by Bill McBride on 2/16/2009 06:42:00 PM
Monday, February 16, 2009
From the WSJ: California Legislators Reconsider Plan to Close $42 Billion Budget Gap (ht Dwight)
California legislators met Monday to reconsider a proposal to close the state's $42 billion deficit after aborting a vote late Sunday ... that would raise taxes and cut spending. ...And from the AP: Kan. suspends income tax refunds, may miss payroll (ht Mark)
The budget put up to vote during the long-weekend session outlined spending for the next 17 months. In addition to the revenue increases, it proposed cutting $15 billion in spending, including $8.6 billion from education and $1.4 billion from payroll costs, to be achieved in part by furloughing 200,000 state workers at least one day a month.
The impasse has revolved around a bill, out of the nearly 30 in the budget proposal, that would generate $14 billion in revenue by temporarily raising the sales tax by one percentage point, by increasing the gasoline tax by 12 cents a gallon and by adding a surcharge of up to 5% on income taxes, among other steps.
Kansas has suspended income tax refunds and may not be able to pay employees on time, the state's budget director said Monday.There are just 2 of 46 states that the Center on Budget and Policy Priorities is facing a shortfall (of course California has the largest shortfall): State Budget Troubles Worsen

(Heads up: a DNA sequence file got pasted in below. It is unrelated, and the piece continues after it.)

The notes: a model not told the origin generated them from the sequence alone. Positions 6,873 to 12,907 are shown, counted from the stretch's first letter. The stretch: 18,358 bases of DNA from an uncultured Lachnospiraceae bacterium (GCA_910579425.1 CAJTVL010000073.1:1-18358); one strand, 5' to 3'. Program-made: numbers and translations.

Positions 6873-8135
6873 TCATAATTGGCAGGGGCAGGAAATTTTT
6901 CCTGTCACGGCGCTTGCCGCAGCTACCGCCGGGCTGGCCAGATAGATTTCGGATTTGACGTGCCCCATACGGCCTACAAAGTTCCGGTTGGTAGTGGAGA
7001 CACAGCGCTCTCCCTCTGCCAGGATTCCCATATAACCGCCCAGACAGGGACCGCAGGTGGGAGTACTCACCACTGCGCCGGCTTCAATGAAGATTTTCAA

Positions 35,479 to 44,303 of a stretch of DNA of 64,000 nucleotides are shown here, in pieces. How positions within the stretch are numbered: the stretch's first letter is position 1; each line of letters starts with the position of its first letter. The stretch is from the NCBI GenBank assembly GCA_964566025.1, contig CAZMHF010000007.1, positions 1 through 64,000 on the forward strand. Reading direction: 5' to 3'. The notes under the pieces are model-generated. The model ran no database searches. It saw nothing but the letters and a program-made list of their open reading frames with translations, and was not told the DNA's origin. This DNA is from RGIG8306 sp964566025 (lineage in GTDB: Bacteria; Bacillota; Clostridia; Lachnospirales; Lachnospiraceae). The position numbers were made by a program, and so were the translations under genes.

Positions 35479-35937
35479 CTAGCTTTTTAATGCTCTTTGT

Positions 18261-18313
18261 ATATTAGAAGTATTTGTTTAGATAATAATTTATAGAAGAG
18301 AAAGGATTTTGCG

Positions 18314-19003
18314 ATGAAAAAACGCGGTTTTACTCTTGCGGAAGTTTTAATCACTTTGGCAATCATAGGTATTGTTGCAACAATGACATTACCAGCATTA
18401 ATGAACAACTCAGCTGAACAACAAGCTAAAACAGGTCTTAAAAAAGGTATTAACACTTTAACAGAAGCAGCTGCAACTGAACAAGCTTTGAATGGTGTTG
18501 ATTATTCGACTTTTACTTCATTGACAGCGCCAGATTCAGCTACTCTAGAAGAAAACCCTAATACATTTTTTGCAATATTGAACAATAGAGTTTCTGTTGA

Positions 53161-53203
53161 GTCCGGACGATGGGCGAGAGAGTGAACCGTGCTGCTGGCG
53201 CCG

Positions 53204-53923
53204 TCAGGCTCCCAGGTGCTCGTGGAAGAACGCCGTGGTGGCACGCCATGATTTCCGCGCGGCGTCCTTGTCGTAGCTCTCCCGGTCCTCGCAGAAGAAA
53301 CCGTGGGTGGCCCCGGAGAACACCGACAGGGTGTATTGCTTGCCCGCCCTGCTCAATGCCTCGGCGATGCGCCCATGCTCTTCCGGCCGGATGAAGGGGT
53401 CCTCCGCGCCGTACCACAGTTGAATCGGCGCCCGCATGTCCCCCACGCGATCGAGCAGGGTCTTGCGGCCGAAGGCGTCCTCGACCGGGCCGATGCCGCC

The state doesn't have enough money in its main bank account to pay its bills, prompting Democratic Gov. Kathleen Sebelius to suggest transferring $225 million from other accounts throughout state government. But the move required approval from legislative leaders, and the GOP refused Monday.
States are facing a great fiscal crisis. At least 46 states faced or are facing shortfalls in their budgets for this and/or next year, and severe fiscal problems are highly likely to continue into the following year as well. ...
States are currently at the mid-point of fiscal year 2009 — which started July 1 in most states — and are in the process of preparing their budgets for the next year. Over half the states had already cut spending, used reserves, or raised revenues in order to adopt a balanced budget for the current fiscal year — which started July 1 in most states. Now, their budgets have fallen out of balance again. New gaps of $51 billion (over 10% of state budgets) have opened up in the budgets of at least 42 states plus the District of Columbia.
Posted by Bill McBride on 2/16/2009 06:42:00 PM